In my last post I discussed the value of creating an
Enterprise Service Model.
I noted how it did not incorporate a layer for IT Services. Why?
First, you have to understand two things about my professional opinion about IT.
1) IT is not a department, it’s a competency that exists throughout the organization. IT is so embedded and critical to the modern business, it has permeated every part of the organization to the point that it is the business core. Not some appendage of the business.
2) IT is not one thing it’s two. Information & Technology are critical tools to provide business outcomes. The outcome of the information and technology themselves are simply diagnostic measures.
So does IT have “Services”? It sure does, but nearly how the industry defines them. 90% of the time the term “Service” is grossly mischaracterized for an asset, a request or some basic activity.
Do companies make money from IT Services? Only if they are an IT Company.
Let’s use the classic mis-categorized Service of Email. Some companies think Email is a Business Service. Why? Because ITIL V3 says: “An IT Service that directly supports a Business Process”. Now ITIL Version 2011 tried to fix this, but it failed because it used the term customer which it confuses between an end-customer to the business and internal business partners who leverage IT resources.
Email is not a business service, it’s not even an IT service. It is a system, a system comprised of multiple assets and dependent on other systems.
Now, unless you are Gmail, Microsoft, Yahoo, or some other email provider… Email is not a service your business is offering. Let’s just agree though that it’s an IT service.
Email is a critical system (sorry forgot everything is a service)… service within the organization. In fact, so much so, that most businesses can barely communicate without it. However, when this critical system has gone down, business users have found alternative email services to achieve their business outcome. Using their personal email, etc..
For the value was never in the assets, or the system itself, but rather the vital business function that email was providing. Sending a quote, answering a customer question, sending an invoice, etc…
Now stop and think about how much time and energy has gone into documenting Email as a Service in most organizations. MS Office365 has had over 100% year over year adoption rate… are you sure that executives with in your organization care about the underlying assets of a system like email. Do you truly think that the declared value of your EMAIL IT SERVICE is going to compete with ubiquitous cloud computing email from Microsoft.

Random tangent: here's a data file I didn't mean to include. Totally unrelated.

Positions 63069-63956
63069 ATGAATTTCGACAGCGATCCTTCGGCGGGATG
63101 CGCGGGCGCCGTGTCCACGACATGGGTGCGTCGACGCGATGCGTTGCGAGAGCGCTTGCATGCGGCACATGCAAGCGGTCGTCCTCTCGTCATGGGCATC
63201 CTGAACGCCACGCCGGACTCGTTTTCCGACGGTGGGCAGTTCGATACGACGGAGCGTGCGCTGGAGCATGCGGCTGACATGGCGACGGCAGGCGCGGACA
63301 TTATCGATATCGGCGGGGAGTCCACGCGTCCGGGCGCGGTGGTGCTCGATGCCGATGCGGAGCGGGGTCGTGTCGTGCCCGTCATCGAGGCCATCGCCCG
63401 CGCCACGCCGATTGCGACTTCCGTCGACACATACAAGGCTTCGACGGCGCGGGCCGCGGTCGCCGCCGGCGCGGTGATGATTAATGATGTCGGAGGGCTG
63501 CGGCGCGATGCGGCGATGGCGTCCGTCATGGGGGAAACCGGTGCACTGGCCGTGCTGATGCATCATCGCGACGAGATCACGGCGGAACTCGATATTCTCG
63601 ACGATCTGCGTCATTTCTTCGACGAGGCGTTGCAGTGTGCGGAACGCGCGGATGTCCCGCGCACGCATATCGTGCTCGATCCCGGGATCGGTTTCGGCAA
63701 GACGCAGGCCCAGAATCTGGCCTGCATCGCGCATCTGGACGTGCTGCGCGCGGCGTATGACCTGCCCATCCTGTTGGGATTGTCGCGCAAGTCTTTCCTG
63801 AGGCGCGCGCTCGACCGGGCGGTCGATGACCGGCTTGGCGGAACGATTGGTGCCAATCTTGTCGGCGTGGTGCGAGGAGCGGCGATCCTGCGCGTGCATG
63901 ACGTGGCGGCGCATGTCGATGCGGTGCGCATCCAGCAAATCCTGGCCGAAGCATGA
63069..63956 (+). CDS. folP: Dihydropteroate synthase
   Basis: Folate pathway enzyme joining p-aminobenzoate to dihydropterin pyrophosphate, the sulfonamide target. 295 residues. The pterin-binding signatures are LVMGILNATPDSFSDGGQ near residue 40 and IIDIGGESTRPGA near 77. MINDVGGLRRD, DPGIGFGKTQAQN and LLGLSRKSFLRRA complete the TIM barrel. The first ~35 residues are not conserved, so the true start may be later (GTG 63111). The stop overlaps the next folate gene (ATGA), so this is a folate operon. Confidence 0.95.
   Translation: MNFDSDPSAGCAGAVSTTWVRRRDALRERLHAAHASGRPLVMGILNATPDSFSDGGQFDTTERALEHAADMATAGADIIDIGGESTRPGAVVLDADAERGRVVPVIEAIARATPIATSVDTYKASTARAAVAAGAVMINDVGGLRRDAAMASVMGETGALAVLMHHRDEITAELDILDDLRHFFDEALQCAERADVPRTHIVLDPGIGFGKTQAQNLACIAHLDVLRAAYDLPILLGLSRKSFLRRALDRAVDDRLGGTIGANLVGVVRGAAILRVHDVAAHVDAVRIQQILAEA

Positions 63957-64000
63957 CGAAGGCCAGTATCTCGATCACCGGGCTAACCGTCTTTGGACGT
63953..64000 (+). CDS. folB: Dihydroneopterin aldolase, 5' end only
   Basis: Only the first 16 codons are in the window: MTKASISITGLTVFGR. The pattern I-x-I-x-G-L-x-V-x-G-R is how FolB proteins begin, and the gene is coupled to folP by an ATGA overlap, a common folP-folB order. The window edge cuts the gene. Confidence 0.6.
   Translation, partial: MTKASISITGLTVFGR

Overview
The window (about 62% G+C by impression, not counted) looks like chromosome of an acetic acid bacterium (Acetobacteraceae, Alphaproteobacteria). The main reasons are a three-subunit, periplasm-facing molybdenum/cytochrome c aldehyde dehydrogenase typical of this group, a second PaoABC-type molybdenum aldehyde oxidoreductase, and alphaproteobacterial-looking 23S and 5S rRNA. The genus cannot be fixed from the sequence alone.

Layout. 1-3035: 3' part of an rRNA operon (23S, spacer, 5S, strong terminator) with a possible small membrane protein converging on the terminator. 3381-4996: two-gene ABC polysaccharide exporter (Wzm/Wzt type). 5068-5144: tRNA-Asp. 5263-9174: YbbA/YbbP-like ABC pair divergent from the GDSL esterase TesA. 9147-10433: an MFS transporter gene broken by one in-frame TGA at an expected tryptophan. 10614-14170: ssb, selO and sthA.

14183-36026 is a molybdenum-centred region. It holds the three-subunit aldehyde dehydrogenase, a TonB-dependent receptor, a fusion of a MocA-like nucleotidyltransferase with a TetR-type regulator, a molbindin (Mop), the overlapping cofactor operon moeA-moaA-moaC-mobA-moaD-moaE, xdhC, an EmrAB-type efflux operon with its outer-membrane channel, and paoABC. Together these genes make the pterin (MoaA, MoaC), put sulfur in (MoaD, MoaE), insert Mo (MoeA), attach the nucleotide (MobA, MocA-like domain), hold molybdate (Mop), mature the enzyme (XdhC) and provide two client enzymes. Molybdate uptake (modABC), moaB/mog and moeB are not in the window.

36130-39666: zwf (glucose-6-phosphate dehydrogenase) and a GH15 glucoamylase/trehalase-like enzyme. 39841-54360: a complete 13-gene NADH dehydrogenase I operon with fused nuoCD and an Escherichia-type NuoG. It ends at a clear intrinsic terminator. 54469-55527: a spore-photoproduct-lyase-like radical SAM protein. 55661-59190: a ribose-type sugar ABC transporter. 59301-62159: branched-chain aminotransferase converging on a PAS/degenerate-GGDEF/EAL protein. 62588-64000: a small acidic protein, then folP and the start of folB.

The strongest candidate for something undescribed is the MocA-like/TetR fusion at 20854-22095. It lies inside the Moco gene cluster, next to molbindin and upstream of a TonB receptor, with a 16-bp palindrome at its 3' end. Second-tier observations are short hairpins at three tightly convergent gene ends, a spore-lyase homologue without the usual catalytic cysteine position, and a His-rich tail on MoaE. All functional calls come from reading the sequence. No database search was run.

Chin up, you’re not irrelevant… yet!
Here is where you have an opportunity to start adding real value to the business decision making processes. Take just one of your business services, your real business services. If you are a Bank – Personal Savings, Healthcare – Outpatient Care, etc…
Let’s use Insurance – Quoting.
Quoting is a critical business service in any insurance company. A binding quote is the contractual driver for revenue.
Quoting is supported by several key Vital Business Functions;
Rating, Underwriting, Policy Binding
Almost every insurance company in the world delivers their binding quotes to their customer via… you guessed it: Email.
Now many insurance companies facilitate the binding of quotes and email to prospect through their quoting system directly.
Emails are sent directly from the quoting system. If email goes down in these organizations, quoting goes down, the contractual driver for revenue has gone down.
So let me ask you, do you want to go to the executive team with a conversation around number of failed email messages, number of incidents reported on email, number of request for email accounts or email changes…
Or do you want to go to the executive team with a conversation around the risks with Office365 associated to the cost savings, and how you will sustain quoting services by measuring:
The number of successful vs. failed deliveries of quotes.
Plain and simple, if you build your data model around the value that matter, then the tracking of activities will be based on what matters, the aggregate data empowers IT be a value driven organization.
By focusing on IT services and failing to map your IT assets directly to the Business services, you are bringing a knife to a gun fight.
Of course there are always exceptions:
In my next article, I’m going to explain what a Business Service looks like, and how to define the Customer.